The Insights Into Nurses’ Experiences and Perceptions of Discrimination survey was conducted to uncover what and how much intentional and unintentional discrimination nurses experience or see across their careers. Beginning even in nursing school, the survey found that nurses are seeing or experiencing discriminatory events and attitudes from both their patients and their colleagues, despite most respondents (90%) reporting that organizations are making diversity, equity, and inclusion a priority in the workplace.
The survey sample of 980 respondents were 24 percent Asian, 24 percent Black/African American, 23 percent Latino/Hispanic, 11 percent Other, and 32 percent White/Caucasian. Males accounted for 16 percent of respondents, 82 percent were women, and 2 percent were nonbinary or preferred not to answer.
While the incidence of discrimination from colleagues was less than that from patients, the respondents reported high numbers of each (59% vs. 79%). The survey asked nurses about racism or discrimination in nursing school environments and found that while the majority reported that nursing curriculum did provide information about culturally competent and racially sensitive bedside care, only about one-third reported a curriculum that included topics like racial bias or systemic racism in healthcare settings or the healthcare industry.
And while workplaces are making DEI a priority, more than 3 out of 4 nurses who experience racism, discrimination, and microaggressions are not formally reporting those to their workplace. A higher number (40%) say they will discuss either seeing or experiencing discriminatory incidents with a supervisor and 57 percent say they talk about it with their fellow nurses.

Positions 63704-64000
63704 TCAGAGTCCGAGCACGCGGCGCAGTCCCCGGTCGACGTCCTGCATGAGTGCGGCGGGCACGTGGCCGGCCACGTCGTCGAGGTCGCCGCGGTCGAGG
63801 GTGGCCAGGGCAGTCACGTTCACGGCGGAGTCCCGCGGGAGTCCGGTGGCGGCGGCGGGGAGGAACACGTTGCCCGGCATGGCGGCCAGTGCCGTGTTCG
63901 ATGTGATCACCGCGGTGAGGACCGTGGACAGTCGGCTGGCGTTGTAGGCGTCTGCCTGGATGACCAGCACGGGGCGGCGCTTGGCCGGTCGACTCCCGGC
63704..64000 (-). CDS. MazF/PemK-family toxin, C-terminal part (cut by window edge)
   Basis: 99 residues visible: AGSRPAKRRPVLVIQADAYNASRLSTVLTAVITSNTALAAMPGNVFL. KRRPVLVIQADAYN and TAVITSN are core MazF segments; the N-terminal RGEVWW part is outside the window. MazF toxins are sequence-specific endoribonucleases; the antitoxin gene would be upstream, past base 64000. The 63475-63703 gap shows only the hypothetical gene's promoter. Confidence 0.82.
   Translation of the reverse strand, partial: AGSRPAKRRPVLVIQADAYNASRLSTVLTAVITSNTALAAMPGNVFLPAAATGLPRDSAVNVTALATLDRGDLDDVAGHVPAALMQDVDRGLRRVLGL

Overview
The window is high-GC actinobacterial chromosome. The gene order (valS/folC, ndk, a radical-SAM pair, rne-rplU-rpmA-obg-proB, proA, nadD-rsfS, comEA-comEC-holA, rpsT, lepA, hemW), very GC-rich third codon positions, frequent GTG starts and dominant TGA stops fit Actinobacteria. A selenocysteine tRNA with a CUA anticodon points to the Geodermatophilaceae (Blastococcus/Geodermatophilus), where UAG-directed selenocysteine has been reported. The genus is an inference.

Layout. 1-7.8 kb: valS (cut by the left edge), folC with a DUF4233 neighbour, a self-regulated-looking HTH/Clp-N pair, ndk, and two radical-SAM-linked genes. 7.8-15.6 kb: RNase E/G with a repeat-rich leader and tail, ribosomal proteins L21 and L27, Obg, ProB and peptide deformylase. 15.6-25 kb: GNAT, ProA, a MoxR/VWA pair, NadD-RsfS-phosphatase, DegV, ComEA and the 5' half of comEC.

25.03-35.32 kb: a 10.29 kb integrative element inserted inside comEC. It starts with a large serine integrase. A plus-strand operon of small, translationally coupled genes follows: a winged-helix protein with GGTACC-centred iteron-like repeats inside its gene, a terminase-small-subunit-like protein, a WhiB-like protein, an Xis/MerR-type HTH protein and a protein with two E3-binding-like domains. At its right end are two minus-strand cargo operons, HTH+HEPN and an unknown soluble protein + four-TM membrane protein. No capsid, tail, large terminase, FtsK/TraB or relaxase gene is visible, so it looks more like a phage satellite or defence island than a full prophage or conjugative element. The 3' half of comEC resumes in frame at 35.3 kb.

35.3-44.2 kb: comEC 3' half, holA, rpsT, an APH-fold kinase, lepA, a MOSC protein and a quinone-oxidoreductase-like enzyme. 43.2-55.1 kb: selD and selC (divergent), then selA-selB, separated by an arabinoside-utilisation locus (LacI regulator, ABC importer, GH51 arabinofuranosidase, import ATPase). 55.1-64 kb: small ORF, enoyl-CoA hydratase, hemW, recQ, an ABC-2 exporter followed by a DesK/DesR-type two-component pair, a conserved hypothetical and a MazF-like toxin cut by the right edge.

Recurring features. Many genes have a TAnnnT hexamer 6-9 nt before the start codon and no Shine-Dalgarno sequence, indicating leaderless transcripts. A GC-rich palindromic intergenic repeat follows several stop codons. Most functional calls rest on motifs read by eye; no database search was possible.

The survey also looked at microaggressions which can have a significant impact on a working environment and nurses’ personal well-being. Nurses who were Asian, Black/African American, and Latino/Hispanic were more likely to report they experienced microaggressions from others. Patients were the source of microaggressions most of the time with sixty-six percent of nurses reporting some kind of microaggression based on race or ethnicity. And the working location made a difference in the survey results. Nurses in a nursing/residential care facility or home health care role reported the greatest number of incidents (88%) compared to 78 percent in a private practice/doctor’s office/outpatient clinic setting.
But close to half of the respondents reported the same kind of behavior from their colleagues with the highest percentages (65%) reported in a hospital health system setting or “other” setting. Nursing supervisors, human resources staff, and senior management were also identified as being the cause of discriminatory incidents, particularly for Black/African American respondents. Incidents included being threatened, insulted, called by a slur, or unfairly humiliated in front of colleagues.
The impact on nurses is considerable. Ninety percent of those who experienced or saw discrimination in the workplace say it affected their personal mental health and well-being. And about half said it had a negative impact on their relationships with those in more senior roles and with their nursing colleagues.
Nurses say improvements including more focused hiring practices, more DEI training and education, clear paths for reporting, a zero-tolerance policy for discrimination, consequences for incidents, and encouraging all nurses to report seeing or experiencing incidents (including an option to remain anonymous) would help the nursing workplace and industry.
The survey offers plenty of information for nurses and nurse leadership to discuss and begin implementing changes to improve conditions for nurses.
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